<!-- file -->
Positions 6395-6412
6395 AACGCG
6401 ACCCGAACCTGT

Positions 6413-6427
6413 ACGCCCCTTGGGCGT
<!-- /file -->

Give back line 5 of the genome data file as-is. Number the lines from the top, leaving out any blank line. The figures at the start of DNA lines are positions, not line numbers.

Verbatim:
6413 ACGCCCCTTGGGCGT